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These days it can feel as though we're under siege from one bombshell story after another. What was last week's troubling development is gone. The threads are hard to pick up again and it is increasingly difficult to stitch it all together.

It's not that long since the "Unite the Right" rally in Charlottesville, Va., ended with one person dead and 19 injured, after a deliberate attack on counterprotesters by a man associated with Vanguard America, a white-supremacist organization. U.S. President Donald Trump's initial response, and then revised response, set off alarm bells about a newly empowered white-supremacist movement. Then the sound of alarm bells faded and now, in the midst of a wave of sexual-harassment allegations against powerful men, the issue seems dated.

Footage from Charlottesville opens Skinhead (Sunday, CBC, 9 p.m. on CBC Docs POV), an odd, eye-opening, although ultimately unsatisfying, documentary about Brad Galloway, who spent years in the Canadian white-supremacist movement and now toils against it.

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Footage of those absurd men marching with their tiki torches bleating about "blood and soil" is meant to offer context for Galloway's personal story, but the doc wanders this way and that, reaching for real context and never quite finding it. Along the way, it does illuminate part of the mundane reality of being a far-right, racist loony in Canada. At the same time, when it deals with the situation in the United States, it feels like an ominous warning.

Brad was an angry, troubled teenager in Toronto. He got into trouble, started being violent and this group of angry white dudes welcomed him, so he joined them, feeling at home and wanted. A lot of it was about being a fan of racist punk bands. Eventually, he was leading a neo-Nazi gang and proud of himself. It all seems routine for anyone familiar with the gang rituals and activities that attract young men.

It is up to Warren Kinsella, who does the pundit role here, to explain that the far-right is always active in Canada and in every region – "It ebbs and flows but never goes away completely." It's about anti-Semitism, Holocaust denial and has an anti-immigration agenda that amounts to a hard-nosed white-power movement. It is a bit unnerving to be reminded of the profile and power once held by such people as Jim Keegstra. We see a skinhead gang in Calgary giving the Nazi salute and hear Terry Long, once the leader of the Aryan Nations in Canada, say, "We believe the Jews are Satan's seed."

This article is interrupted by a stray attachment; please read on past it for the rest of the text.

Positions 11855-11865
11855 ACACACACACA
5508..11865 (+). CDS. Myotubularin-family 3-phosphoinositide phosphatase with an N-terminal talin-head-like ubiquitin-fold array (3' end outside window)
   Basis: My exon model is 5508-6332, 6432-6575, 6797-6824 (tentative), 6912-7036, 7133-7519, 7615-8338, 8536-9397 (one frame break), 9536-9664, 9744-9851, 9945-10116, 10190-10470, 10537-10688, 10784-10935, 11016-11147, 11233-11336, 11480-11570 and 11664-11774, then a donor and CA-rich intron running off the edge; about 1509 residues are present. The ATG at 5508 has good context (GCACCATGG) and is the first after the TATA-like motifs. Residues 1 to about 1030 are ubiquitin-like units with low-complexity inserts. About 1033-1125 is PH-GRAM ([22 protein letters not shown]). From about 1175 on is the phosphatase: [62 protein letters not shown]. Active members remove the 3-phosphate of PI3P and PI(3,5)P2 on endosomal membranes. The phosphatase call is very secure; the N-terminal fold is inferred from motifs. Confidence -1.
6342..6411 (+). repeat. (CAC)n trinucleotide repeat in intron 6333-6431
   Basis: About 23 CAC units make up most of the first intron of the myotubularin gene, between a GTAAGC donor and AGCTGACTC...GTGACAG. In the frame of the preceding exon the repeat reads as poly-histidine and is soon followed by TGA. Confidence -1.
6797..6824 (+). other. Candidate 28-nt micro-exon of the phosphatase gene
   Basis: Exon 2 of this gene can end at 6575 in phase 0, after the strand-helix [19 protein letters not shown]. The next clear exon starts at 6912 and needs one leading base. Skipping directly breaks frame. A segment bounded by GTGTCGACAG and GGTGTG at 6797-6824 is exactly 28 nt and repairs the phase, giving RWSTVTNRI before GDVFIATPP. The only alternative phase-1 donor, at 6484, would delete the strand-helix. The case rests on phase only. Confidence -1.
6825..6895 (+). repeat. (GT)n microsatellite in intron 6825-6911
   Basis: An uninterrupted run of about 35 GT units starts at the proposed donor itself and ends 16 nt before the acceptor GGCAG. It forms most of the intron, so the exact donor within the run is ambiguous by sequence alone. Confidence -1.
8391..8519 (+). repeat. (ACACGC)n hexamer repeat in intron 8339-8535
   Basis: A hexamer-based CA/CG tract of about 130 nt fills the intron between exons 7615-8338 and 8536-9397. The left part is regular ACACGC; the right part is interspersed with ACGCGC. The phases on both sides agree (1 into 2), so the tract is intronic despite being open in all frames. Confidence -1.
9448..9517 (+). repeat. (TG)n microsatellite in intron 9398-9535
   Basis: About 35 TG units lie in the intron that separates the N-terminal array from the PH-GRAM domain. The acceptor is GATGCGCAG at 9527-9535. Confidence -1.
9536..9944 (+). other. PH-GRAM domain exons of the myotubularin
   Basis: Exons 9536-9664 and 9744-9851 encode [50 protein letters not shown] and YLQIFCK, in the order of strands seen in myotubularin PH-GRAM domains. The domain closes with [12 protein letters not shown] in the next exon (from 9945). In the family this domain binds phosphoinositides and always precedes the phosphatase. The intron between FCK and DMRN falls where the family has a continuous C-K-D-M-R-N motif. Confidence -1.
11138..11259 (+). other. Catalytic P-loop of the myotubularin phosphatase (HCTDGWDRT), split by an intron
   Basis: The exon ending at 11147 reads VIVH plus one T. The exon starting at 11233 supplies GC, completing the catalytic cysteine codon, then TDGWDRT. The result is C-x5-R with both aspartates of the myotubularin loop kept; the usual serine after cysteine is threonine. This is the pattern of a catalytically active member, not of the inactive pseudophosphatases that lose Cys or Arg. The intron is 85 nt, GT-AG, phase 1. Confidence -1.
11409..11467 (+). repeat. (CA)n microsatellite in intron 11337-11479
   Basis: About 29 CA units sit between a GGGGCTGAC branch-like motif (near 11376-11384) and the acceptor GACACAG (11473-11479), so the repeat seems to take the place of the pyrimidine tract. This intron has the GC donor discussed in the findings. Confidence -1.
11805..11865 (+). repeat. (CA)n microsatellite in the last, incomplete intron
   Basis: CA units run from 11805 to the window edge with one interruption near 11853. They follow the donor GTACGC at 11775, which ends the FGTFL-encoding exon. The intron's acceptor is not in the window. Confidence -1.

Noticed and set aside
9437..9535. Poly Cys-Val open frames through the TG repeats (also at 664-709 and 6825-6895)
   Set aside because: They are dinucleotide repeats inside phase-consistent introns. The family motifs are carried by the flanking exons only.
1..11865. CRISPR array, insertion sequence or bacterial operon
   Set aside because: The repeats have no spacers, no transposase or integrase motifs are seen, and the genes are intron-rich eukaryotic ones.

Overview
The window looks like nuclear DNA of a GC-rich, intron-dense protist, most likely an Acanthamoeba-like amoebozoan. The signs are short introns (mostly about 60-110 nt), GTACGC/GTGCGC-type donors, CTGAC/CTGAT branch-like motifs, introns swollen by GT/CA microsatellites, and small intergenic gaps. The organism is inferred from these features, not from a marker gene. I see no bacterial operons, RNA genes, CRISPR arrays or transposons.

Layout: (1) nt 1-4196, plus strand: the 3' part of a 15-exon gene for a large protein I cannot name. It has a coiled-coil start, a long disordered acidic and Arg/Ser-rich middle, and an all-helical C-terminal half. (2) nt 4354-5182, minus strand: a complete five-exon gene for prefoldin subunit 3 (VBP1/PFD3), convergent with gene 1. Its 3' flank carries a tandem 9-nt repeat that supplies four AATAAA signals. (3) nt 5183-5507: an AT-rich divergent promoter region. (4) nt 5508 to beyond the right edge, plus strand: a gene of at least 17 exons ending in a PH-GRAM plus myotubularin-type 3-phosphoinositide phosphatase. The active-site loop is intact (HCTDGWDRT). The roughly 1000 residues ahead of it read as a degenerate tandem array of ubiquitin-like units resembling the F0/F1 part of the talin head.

Brad's struggle is the focus, though, and he says an injury in a fight with a Vietnamese gang was the turning point. The doctor who treated him was an Orthodox Jew and while Brad believed the man couldn't treat him the same as other patients, he did. Asked what his former friends among neo-Nazi gangs will think of his abandonment of the cause he says, "A few of them are dead."

The program takes a shift when it looks at Paul Fromm, of the Canadian Association for Free Expression. He is described as "The only guy left standing" in the far-right leadership in Canada. And we see Fromm declare, "Donald Trump has given a lot of people hope."

That's the crux, really. The documentary then shifts to Vancouver and the rise of neo-Nazi groups there and, in particular, the influence of radical racist groups based south of the border in Portland, Ore. The potted history of racism and violent attacks on people in Portland is breathtaking.

The decline of the Portland-based neo-Nazi skinhead group Volksfront has been predicted often, but it does seem to have a new and horrifying life in the Trump era.

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We are taken to the place where one of Portland's most notorious hate crimes occurred – where Mulugeta Seraw, an Ethiopian student, was beaten to death in 1988, by three white supremacists. Then we are brought forward to May of this year, when a suspect who police identified as Jeremy Joseph Christian was seen yelling racist abuse at two Muslim women on a local train. When three men intervened, they were stabbed and two were killed. Christian is facing a variety of charges including murder and attempted murder.

Randy Blazak, a local criminologist and sociologist who has studied the white-supremacist movement in Oregon for decades, says the movement was fading and then became revitalized when Trump was elected. The gist of the frightening segment about Portland is this – "Trump has given the 'okay message' to do whatever you want."

As for Brad Galloway, he explains bluntly that "What's called alt-right is white supremacy." He says his own journey out of the neo-Nazi movement was, in part, simply fatigue. With so many criminal charges against him, it became impossible to hold down a job or travel. Also, he simply wanted to raise a family in peace.

The program is at times enormously illuminating about the neo-Nazi cause in Canada and the United States. Its format, which requires it to be about Galloway rather than the issue of what "alt-right" actually means, ultimately causes the program to suffer from diffuseness. Still, it stands as a strong and baleful warning that anti-Semitism and white supremacy have been revived and, yes, those gangs and shadowy organizations feel empowered by the election of Trump. This should not be yesterday's news.

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